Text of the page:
On Sept. 30, 2015, in O’Bannon v. NCAA, the U.S. Court of Appeals for the 9th Circuit issued an opinion holding that the National Collegiate Athletic Association (NCAA)’s rules barring compensation to student-athletes for use of their name, image, or likeness (NIL rules) violated federal antitrust laws.
In so holding, the appeals court largely affirmed a decision by a lower federal court in a case brought by former UCLA basketball All-American Ed O’Bannon.
O’Bannon had alleged that NCAA rules that prevented him from being paid when his image was used in a video game ran afoul of the antitrust laws’ prohibition on unreasonable restraints of trade. This was the first federal appeals court ruling to strike down NCAA rules regarding the compensation of student-athletes.
The NCAA is an umbrella organization that regulates and oversees intercollegiate sports for its 1,100 member institutions. The appeals court found that while the NCAA has a legitimate interest in enacting rules that promote amateurism in college sports, that interest does not shield those rules from review under the antitrust laws, which seek to promote competition.
Although the appeals court said that the NIL rules served the pro-competitive purpose of integrating academics with athletics, it held that they significantly harmed competition by fixing an aspect of the “price” that recruits pay to attend college.
The Appeals Court then upheld the lower court’s requirement that the NCAA implement a “less restrictive alternative” to the current rules—allowing NCAA members to give scholarships up to the full cost of attendance.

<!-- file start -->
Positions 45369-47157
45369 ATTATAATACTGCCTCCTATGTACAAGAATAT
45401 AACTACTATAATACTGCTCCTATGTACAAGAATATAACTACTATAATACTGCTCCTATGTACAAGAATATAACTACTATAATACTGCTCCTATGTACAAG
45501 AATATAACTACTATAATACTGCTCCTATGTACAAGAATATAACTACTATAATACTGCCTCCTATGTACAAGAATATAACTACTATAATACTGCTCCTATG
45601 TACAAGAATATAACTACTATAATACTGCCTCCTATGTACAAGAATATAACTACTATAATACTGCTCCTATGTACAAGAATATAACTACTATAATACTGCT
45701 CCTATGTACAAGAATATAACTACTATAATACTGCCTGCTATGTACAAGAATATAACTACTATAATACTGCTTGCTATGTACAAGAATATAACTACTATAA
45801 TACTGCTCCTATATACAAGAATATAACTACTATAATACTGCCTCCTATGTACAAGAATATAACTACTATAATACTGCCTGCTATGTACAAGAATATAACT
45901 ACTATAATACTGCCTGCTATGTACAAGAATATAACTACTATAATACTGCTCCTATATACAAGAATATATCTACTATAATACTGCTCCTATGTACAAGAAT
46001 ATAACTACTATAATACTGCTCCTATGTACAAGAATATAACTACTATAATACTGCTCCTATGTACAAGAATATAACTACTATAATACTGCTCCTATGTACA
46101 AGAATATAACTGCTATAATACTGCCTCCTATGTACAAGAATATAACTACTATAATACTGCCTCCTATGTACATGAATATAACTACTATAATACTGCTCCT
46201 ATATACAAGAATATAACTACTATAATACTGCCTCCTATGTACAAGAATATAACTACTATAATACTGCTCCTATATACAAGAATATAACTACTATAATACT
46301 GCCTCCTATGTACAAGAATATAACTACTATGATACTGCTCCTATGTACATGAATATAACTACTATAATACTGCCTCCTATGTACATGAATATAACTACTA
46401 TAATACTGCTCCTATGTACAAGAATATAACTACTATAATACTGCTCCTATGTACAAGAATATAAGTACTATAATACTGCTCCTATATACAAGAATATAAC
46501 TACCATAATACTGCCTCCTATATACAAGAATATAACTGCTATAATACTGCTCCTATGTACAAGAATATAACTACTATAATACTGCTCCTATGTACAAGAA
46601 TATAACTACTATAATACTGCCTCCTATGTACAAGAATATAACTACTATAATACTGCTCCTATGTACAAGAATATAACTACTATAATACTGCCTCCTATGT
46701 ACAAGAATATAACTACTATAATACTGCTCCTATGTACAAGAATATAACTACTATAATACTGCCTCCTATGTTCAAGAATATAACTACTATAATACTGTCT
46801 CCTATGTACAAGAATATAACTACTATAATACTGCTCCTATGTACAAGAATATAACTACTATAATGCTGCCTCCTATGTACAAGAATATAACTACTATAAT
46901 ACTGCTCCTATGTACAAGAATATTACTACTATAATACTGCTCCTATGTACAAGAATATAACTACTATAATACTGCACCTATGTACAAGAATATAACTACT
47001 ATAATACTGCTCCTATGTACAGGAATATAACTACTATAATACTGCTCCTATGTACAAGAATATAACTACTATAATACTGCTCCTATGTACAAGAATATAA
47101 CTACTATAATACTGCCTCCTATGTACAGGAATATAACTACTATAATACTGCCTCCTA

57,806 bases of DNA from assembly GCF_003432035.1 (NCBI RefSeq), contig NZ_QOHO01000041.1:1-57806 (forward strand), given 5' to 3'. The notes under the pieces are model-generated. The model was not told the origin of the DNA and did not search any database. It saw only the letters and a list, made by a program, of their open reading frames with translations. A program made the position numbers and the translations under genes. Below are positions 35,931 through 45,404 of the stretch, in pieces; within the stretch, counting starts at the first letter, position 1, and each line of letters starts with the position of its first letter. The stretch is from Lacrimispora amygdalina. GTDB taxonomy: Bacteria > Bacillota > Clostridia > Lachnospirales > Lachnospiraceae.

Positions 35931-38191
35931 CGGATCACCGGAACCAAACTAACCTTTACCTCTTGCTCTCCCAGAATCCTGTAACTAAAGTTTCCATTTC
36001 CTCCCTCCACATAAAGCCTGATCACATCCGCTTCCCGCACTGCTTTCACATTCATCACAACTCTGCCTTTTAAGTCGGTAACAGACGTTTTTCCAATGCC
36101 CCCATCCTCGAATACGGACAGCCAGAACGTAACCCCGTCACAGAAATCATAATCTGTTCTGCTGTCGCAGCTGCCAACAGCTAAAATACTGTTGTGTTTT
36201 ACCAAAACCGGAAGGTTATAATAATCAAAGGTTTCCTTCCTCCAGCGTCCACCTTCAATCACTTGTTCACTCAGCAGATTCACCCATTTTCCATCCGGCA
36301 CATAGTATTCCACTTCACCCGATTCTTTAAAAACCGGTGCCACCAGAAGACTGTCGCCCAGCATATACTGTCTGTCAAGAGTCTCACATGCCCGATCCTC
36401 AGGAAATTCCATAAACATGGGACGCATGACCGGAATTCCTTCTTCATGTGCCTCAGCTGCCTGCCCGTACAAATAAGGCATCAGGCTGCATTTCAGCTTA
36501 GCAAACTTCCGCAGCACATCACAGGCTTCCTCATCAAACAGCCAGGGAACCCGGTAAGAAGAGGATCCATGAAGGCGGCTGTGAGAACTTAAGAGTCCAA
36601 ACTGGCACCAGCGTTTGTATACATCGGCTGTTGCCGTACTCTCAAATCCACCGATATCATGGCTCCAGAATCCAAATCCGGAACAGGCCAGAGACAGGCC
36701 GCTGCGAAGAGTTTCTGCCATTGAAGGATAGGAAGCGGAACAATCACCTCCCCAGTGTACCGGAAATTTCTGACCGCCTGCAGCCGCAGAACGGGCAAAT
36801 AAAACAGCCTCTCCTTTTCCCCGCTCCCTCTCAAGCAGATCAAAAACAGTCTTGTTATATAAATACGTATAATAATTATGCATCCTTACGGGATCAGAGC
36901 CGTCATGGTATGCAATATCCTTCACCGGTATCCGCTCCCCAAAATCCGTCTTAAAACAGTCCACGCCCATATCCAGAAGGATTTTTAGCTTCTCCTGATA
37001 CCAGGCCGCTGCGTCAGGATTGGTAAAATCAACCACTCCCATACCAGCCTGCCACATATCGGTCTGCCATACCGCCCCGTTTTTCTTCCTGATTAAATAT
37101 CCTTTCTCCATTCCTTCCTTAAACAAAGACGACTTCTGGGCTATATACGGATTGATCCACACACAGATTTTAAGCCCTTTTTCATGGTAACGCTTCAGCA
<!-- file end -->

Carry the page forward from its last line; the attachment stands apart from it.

The appeals court, however, overturned the lower court’s order that the NCAA also allow its member schools to pay student-athletes up to $5,000 per year in deferred compensation, finding that the payment of cash sums would be totally at odds with amateurism.
What’s the big deal? As a practical matter, the Ninth Circuit’s ruling may have a very minor impact on how colleges recruit and compensate star athletes in the short run.
NCAA member schools have long stressed to potential recruits such factors as athletic program prestige and media coverage, the quality of facilities, and similar non-cash attributes. Moreover, in 2014, the NCAA announced it would allow athletic conferences to authorize its member schools to increase scholarships up to the full cost of attendance.
Nevertheless, in the long run, this appeals court ruling may be highly significant. Major college sports is a very big business, with billions of dollars at stake, in television contracts, ticket revenues, and other payments flowing to athletic departments.
Only a very small portion of those monies are received by student-athletes, due in no small part to a slew of NCAA rules. In 2011, the late Nobel Prize Winner in Economics Gary Becker wrote that “[i]t is impossible for an outsider to look at these [NCAA] rules without concluding that their main aim is to make the NCAA an effective cartel that severely constrains competition among schools for players.”
Now that a federal appeals court has held that NIL rules violate the antitrust laws, other NCAA rules limiting student-athletes’ compensation may come under increased antitrust scrutiny and challenge. Stay tuned.